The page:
A last will and testament (more commonly known as a will) can help protect your family and your property. A will can be used to:
Should you die without a will, state "intestacy" laws will dictate how your property will be distributed. California's intestacy law gives your property to your closest relatives, beginning with your spouse and children. In the absence of a spouse or children, your grandchildren or your parents will get your property. This list continues with increasingly distant relatives, including siblings, grandparents, aunts and uncles, cousins, and your spouse's relatives. If the court exhausts this list to find that you have no living relatives by blood or marriage, the state will take your property.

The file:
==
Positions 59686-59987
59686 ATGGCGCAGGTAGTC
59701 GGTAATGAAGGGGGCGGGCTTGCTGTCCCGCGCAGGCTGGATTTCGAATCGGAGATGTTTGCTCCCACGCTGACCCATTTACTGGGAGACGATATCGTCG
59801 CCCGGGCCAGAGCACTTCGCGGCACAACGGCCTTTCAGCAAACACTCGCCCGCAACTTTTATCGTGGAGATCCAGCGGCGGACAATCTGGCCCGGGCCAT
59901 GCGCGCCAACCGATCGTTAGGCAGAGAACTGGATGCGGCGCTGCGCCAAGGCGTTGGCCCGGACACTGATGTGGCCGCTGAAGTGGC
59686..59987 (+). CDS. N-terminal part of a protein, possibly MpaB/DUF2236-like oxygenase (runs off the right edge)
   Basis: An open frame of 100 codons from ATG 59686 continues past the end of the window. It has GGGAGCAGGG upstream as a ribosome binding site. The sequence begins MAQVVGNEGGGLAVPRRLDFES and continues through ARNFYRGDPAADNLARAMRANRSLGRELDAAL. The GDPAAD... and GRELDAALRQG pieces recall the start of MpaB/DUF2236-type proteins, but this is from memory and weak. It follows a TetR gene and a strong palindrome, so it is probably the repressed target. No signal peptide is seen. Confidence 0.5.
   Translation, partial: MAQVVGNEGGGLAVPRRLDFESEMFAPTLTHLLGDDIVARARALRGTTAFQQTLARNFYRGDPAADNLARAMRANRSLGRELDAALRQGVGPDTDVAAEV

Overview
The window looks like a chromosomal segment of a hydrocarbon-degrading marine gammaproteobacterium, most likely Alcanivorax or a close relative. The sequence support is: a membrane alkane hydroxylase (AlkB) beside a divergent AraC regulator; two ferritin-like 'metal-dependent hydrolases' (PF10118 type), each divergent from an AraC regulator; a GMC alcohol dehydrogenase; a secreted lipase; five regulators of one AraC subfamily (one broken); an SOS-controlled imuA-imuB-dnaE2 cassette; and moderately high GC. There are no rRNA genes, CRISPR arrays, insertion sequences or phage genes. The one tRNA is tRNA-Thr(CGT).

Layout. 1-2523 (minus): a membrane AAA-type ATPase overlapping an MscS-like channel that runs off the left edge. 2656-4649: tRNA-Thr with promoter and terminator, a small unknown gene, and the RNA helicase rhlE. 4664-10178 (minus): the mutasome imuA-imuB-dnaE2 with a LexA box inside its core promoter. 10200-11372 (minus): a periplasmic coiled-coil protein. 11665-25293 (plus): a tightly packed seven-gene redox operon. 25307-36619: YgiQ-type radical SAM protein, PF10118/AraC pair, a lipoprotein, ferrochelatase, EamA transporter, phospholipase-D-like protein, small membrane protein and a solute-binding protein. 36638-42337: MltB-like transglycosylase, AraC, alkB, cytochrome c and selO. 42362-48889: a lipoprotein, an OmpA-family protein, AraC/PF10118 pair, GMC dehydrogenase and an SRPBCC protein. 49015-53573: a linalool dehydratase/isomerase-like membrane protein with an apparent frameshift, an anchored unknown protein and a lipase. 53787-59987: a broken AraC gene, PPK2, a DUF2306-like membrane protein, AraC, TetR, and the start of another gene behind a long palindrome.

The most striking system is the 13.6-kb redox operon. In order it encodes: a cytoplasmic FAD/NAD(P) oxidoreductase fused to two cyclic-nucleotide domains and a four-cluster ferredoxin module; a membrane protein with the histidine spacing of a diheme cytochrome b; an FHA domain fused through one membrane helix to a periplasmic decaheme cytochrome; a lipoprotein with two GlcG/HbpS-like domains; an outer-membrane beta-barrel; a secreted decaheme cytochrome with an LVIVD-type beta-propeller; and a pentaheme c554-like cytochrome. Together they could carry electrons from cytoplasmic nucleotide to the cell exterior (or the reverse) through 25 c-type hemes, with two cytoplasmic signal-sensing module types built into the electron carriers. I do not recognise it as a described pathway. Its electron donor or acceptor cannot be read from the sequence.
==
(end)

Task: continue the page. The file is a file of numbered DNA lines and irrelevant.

No. You can make your own will in California, using Nolo's do-it-yourself online will or will software. You may, however, want to consult a lawyer in some situations; for example, if you suspect your will might be contested or if you want to disinherit your spouse, you should talk with an attorney. Nolo's will-making products tell you when it's wise to seek a lawyer's advice.
To finalize your will in California:
Notarization is not required in California to make your will legal.
Yes. In California, you can use your will to name an executor who will ensure that the provisions in your will are carried out after your death. Nolo's will software and online will produces a letter to your executor that generally explains what the job requires. If no executor is named, the probate court will appoint someone to take on the job of winding up your estate.
For more on California estate planning issues, see our section on California Estate Planning.